MobilityCar-FreeCar-Free to the Finnish Line: Tips From Helsinki's Smart Mobility Trials

Car-Free to the Finnish Line: Tips From Helsinki’s Smart Mobility Trials

Lauren McAskie
Lauren McAskie
I love talking to passionate CityChangers from around the world, hearing their stories and what drives their activism, then writing up guides for others to get inspired by. There's only one thing that could top a car-free city for me, and that's one made out of chocolate... but a girl can only dream. In the meantime, I'll work on making the first come true.

In May 2020, Finland concluded its three-year “Last Mile” smart mobility project which aimed to provide innovative smart mobility solutions for tourists, residents and commuters in the Helsinki metropolitan region. But what was actually tried and tested, what lessons were learnt along the way and what can other cities take away from it? Keep reading to find out more.

Project Aims

This EU funded project sought to collaborate with companies that provided mobility services to find smarter, easier and more sustainable ways to travel, while collecting and using public feedback and mobility data to support travel planning.

The key issue with Helsinki and the wider trial regions was that often main tourist attractions, national heritage sites and new work / residential areas were difficult to reach by car, which prevented companies from expanding.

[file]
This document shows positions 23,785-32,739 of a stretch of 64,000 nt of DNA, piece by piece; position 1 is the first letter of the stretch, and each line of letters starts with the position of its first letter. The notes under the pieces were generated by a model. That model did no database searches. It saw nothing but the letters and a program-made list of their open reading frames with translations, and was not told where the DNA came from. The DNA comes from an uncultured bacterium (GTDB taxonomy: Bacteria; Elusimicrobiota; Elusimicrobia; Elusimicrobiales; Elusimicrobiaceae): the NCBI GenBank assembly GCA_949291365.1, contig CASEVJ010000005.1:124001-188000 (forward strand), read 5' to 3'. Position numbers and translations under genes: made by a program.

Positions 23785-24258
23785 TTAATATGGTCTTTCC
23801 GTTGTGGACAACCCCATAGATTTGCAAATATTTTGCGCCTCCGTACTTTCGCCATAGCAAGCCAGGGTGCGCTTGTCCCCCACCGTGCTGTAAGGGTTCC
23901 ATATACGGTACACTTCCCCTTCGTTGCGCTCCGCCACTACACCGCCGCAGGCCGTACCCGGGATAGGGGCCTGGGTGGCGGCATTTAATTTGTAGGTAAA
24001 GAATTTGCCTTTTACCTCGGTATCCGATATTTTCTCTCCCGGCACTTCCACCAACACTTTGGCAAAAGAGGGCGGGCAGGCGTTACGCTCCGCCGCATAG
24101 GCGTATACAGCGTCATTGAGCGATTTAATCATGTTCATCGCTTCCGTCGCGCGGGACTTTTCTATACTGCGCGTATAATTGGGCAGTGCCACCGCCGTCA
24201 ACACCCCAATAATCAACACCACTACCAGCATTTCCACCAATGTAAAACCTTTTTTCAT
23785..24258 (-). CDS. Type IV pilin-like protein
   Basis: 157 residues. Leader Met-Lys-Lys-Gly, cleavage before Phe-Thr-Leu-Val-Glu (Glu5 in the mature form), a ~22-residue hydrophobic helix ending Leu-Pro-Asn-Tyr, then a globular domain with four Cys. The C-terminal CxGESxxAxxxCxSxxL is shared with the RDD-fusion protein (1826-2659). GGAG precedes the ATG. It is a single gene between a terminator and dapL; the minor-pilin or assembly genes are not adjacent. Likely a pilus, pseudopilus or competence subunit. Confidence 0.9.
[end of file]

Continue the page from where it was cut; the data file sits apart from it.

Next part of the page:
Therefore, the pilots aimed to deliver a more integrated transport network by ensuring that a commuter’s journey from the first to “last mile” was possible without the use of a car, convenient and hassle-free.

What Was Trialled (and Successful)?

The pilots were carried out in three different locations: Helsinki, Espoo and Vantaa. They allowed people to try and test new services that are not yet available on the market or still being developed, which could be deployed permanently in future urban areas.

In total, 21 solutions to improve accessibility were trialled in and around the Finnish capital. They included a network of shared-use cargo bikes, audio and digital guided routes to landmarks, peer-to-peer sea transport rental services, on-demand mobility services and parking solutions. 

Of particular success was a trial which allowed children to ride-share together without their parents to sports practice. It was so well received by families that they petitioned to keep the service in place even after the project was over, and now plays an important part in their everyday lives.

 Another triumphant pilot was “Bout”, a service touted as “Uber for Boats”, which allowed participants to use a smartphone application to pre-order rides from owners of small boats to over 50 destinations throughout the trial region.

Since the project’s completion, this concept has now been adopted by nine other cities in Finland and Sweden, showing how adaptable the solution has been to other cities and local communities.